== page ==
Mark Haidekker's Courses

CSEE 4620/6620: Biomedical Imaging

(formerly ENGG 4620, and course contents have not changed)

Summary:

Starting with Conrad Wilhelm Röntgens discovery of the X-rays, medical diagnosis was revolutionized by non-invasive imaging techniques. This course will present modern imaging modalities: X-ray, computed tomography (CT), magnetic resonance imaging (MRI), and ultrasound imaging. In the first part, the physical principles and instrumentation will be covered. The second part will provide examples of images, and cover the four fundamental steps of image processing: Image enhancement, segmentation, quantification, and visualization.

Class schedule: Every fall semester Tue/Thu 5:00 - 6:15 pm, 213 Driftmier, unless specified otherwise by the Academic Office

Click here for the detailed course web page

ENGR 4210: Linear Systems

Summary:

Linear Systems deals with systems and signals. A system is any assembly of components that performs a specific purpose. Key to analyzing and modeling such a system is that some variables (a position, velocity, voltage, pressure, to name a few examples) are measurable. Those measurable variables are the signals. Moreover, a system in the context of this course comes with some means to influence its variables (such as a force compressing a spring, or a current providing a motor's torque).

Linear systems are approximations of real systems. Within limits, many systems can be interpreted as linear, which means that they have several specific properties. When a system is considered linear, its mathematical description is highly simplified. In this course, we introduce linear systems and learn how do describe and model those systems through linear differential equations and in the frequency domain with the help of the Laplace and Fourier transforms.

This course was taught by me in 2012, 2013, and 2014. Click here for the detailed course web page

ELEE 4220: Feedback Control Systems

Summary:

Feedback control systems are fundamental to many engineering projects. Whether you simply want to keep a room at constant temperature, or whether you want to precisely position a robot's arm - the ability to understand and design feedback controls is a key skill. In this course, we will learn how do model processes and systems. We will describe these systems with differential equations and with the Laplace and z- transform. We will cover what control means. A major focus of this course lies on stability criteria, the steady-state- and the dynamic response of a controlled system. We will use computer simulations and hands-on projects to implement feedback control systems.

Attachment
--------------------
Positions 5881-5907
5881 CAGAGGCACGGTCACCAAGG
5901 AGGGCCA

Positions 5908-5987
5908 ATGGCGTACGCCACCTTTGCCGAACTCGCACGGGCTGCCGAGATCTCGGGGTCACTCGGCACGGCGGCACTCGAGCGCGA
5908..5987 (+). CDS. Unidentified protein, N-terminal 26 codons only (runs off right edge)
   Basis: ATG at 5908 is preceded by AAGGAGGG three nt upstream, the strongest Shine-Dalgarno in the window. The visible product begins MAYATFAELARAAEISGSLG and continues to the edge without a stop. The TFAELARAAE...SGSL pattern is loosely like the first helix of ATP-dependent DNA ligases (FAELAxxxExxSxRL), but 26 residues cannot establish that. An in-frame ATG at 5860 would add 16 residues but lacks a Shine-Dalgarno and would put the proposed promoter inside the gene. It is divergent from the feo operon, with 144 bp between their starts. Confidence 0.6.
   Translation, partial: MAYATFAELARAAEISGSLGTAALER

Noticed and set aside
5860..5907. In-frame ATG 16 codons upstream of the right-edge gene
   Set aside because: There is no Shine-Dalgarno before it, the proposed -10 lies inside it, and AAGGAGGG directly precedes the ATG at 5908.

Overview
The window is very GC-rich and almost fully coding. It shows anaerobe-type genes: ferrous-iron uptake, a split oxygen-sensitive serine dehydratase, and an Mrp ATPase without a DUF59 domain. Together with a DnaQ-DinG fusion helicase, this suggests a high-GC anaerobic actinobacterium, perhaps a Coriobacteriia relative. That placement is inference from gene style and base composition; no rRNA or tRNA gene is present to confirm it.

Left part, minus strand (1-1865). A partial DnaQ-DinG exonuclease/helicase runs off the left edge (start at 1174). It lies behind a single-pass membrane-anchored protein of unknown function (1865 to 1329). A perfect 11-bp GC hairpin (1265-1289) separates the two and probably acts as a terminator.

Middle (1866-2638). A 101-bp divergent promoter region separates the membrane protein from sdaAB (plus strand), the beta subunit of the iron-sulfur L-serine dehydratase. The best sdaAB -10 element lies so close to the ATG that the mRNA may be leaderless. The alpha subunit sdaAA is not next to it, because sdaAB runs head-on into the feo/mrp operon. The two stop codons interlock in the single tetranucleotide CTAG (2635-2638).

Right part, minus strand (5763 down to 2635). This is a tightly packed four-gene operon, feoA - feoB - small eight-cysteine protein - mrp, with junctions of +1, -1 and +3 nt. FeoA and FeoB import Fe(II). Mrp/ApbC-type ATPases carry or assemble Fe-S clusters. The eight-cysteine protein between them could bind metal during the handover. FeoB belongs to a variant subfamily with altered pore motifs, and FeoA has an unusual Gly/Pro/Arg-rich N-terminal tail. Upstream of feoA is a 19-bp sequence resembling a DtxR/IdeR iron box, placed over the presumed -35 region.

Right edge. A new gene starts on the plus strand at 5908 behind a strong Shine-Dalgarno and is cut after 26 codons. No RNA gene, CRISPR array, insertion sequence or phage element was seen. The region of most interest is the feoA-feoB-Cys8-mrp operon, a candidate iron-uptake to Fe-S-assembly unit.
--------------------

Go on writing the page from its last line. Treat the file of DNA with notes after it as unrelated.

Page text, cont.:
Class schedule: Every spring semester Tue/Thu 2:00 - 3:15 am, 213 Driftmier, unless specified otherwise by the Academic Office
Prerequisites: Differential Equations, Linear Systems

Click here for the detailed course web page

ELEE 4790: Applied Biomedical Instrumentation

Summary:

So you have had Circuits and Linear Systems. You have had Sensors & Transducers and Feedback Controls. Perhaps you also had Electronics I/II or Mechatronics. But... how do you actually build a device?

This will be the focus of this lab-based course on Instrumentation. This course is open to BSBE, BSCSE, BSEE, and MCHE, and your expertise will be combined to realize in practice a device with biomedical focus, for example, a blood pressure cuff, a ECG monitor, or a pulse oxymeter. Teams will be composed of students from the different disciplines, and each team can select their own project (approval required). The two-hour lecture covers practical aspects of electronic device development, and during the lab session, you receive assistence in building the prototype device.

Class schedule: Every spring semester TBD

Prerequisites differ by major.

Click here for the detailed course web page

ENGG/CSCI 8840: Advanced Image Analysis and Visualization

Summary:

Whereas the course CSEE 4620, Biomedical Imaging, covers the imaging modalities and some image processing fundamentals, Advanced Image Analysis and Visualization covers cutting-edge algorithms for the quantitative analysis of biomedical images. We will discuss advanced techniques for image enhancement and restoration, image segmentation, image quantification, and image visualization.

At the end of this course, you will have gained knowledge of modern image analysis tools. You will know how these algorithms work, and you will know their strengths and limitations. You will be able to design an image analysis chain to achieve a desired outcome, and you will gain the ability to create your own image analysis algorithms in computer code.

If you want to continue on your own after this course, you will notice that the software we are using is free for you to download and use legally. This means that you can immediately put the gained knowledge to work for you, whether for yourself or in your lab.

Class schedule Spring 2010:
Tuesday/Thursday 5:00 - 6:15
unless specified otherwise by the Academic Office
Prerequisites: CSEE 4620 (grade C or better) or instructor's consent

Click here for the detailed course web page